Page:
Having watched my Dad suffer from early-onset dementia due to a head injury, I was proud to support Dementia Action Week. This annual event sees people across the UK take action to improve the lives of those affected by dementia. I just wanted to take this opportunity to share some of the latest information on the action the Government is taking to support those living with dementia, fund research and tackle the impact of the pandemic.
NHS Long Term Plan
Firstly, the NHS Long Term Plan (LTP) made a range of commitments related to better supporting people suffering with dementia. Over the past decade, the NHS has successfully doubled the dementia diagnosis rate and halved the prescription of antipsychotic drugs, as well as improving public awareness and professional understanding. The LTP committed to providing better support for people with dementia through a more active focus on helping people in the community through enhanced community multidisciplinary teams and the NHS Comprehensive Model of Personal Care. The NHS will continue to work closely with the voluntary sector, including supporting the Alzheimer's Society to extend its Dementia Connect programme which offers a range of advice and support for people following a dementia diagnosis.
70% of people in care homes have dementia or severe memory problems. In many cases, the progression of the illness is such that, during the middle stage, people can become lost at home, need help with personal care and experience behaviour changes including wandering, therefore requiring home care. As a result, social care is an extremely important consideration for people suffering with Dementia, and their loved ones.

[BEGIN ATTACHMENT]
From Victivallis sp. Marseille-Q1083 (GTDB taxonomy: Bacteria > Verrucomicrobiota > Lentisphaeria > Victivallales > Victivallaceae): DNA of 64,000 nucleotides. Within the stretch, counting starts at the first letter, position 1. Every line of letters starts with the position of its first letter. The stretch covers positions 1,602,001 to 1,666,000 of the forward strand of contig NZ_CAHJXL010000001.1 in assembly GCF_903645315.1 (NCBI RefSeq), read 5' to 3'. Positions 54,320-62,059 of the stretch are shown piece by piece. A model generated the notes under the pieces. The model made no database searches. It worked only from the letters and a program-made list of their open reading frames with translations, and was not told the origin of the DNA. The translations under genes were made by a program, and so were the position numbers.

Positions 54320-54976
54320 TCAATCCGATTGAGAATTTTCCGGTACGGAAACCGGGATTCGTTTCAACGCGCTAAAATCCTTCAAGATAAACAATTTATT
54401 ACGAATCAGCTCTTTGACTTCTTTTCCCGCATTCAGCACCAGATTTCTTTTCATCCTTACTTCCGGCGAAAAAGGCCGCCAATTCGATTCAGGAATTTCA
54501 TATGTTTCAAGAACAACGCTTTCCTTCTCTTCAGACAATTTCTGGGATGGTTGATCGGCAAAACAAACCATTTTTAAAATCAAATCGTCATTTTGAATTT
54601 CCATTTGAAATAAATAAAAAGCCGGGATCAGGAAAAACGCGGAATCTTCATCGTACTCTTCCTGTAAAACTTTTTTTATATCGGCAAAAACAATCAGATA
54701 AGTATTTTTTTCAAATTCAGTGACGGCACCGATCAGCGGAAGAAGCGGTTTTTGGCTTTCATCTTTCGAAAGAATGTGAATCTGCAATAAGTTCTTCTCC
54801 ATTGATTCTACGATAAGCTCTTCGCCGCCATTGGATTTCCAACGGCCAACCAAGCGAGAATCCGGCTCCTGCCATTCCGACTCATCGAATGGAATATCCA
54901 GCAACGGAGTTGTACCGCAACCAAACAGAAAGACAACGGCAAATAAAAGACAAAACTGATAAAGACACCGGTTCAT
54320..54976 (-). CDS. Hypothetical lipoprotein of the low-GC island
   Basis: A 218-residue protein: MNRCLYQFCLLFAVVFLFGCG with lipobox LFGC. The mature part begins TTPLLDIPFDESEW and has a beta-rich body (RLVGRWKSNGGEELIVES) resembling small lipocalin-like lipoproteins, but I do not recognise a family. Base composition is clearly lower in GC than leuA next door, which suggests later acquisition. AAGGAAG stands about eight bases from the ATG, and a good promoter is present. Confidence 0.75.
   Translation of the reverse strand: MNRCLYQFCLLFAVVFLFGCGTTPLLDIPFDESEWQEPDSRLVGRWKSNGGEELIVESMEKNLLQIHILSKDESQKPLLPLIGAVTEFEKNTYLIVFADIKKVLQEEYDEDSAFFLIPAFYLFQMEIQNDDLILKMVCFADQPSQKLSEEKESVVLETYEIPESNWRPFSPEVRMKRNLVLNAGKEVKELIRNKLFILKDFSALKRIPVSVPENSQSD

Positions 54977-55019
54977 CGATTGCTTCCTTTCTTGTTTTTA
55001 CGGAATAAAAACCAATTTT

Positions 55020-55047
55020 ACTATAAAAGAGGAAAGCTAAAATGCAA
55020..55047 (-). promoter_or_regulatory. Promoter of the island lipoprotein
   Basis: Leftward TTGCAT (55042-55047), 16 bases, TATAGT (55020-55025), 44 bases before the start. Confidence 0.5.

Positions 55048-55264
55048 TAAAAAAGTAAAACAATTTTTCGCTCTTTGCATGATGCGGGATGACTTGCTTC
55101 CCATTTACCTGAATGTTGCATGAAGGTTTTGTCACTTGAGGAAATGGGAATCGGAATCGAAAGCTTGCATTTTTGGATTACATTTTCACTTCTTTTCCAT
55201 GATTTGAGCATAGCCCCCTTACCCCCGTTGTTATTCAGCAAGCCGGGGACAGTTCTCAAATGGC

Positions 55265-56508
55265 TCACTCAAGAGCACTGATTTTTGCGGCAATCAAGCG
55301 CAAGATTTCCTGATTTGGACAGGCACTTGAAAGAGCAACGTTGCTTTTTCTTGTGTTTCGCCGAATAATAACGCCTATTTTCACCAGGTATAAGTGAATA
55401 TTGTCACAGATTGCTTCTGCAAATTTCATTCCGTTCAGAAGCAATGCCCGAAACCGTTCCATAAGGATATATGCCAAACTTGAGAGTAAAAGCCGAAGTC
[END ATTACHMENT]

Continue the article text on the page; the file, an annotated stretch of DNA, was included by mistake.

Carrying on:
According to the Alzheimer’s Society, unpaid carers supporting someone with dementia save the UK economy £13.9 billion a year: the total cost of care for people with dementia in the UK is £34.7billion. This is set to rise sharply over the next two decades, to £94.1billion by 2040. The cost of social care for people with dementia is set to nearly treble by 2040, increasing from £15.7billion to £45.4billion.
Research is crucial to understanding and tackling dementia. In 2017, the Government launched the UK Dementia Research Institute in partnership with the Alzheimer's Society and Alzheimer's Research UK with £290m funding - the single biggest investment ever made in the UK in this field. Under the Challenge on Dementia 2020 strategy, the Government's commitment to spend over £300m on dementia research between 2015 and 2020 was met a year early, with £341m being spent by March 2019 through the Department of Business, Energy and Industrial Strategy and the Department of Health and Social Care. The Government is also supporting the £79 million Accelerating Detection of Disease challenge, a project bringing together the NHS, industry and leading charities to support research into the early diagnosis of disease, including dementia.
In the 2019 manifesto, the Government committed to doubling research funding to over £160 million each year by 2030; the Alzheimer’s Society is committed to spending at least £150 million over the next decade on dementia research focusing on improving care and finding a cure, as well as establishing the UK’s first dedicated Dementia Research Institute.
I hope you have found this informative and I would encourage everyone across Mid Sussex to take up the chance to train as a Dementia Friend, which will help you learn more about what it is like to live with dementia and turn that understanding into support for those living with Dementia. More information can be found here https://www.dementiafriends.org.uk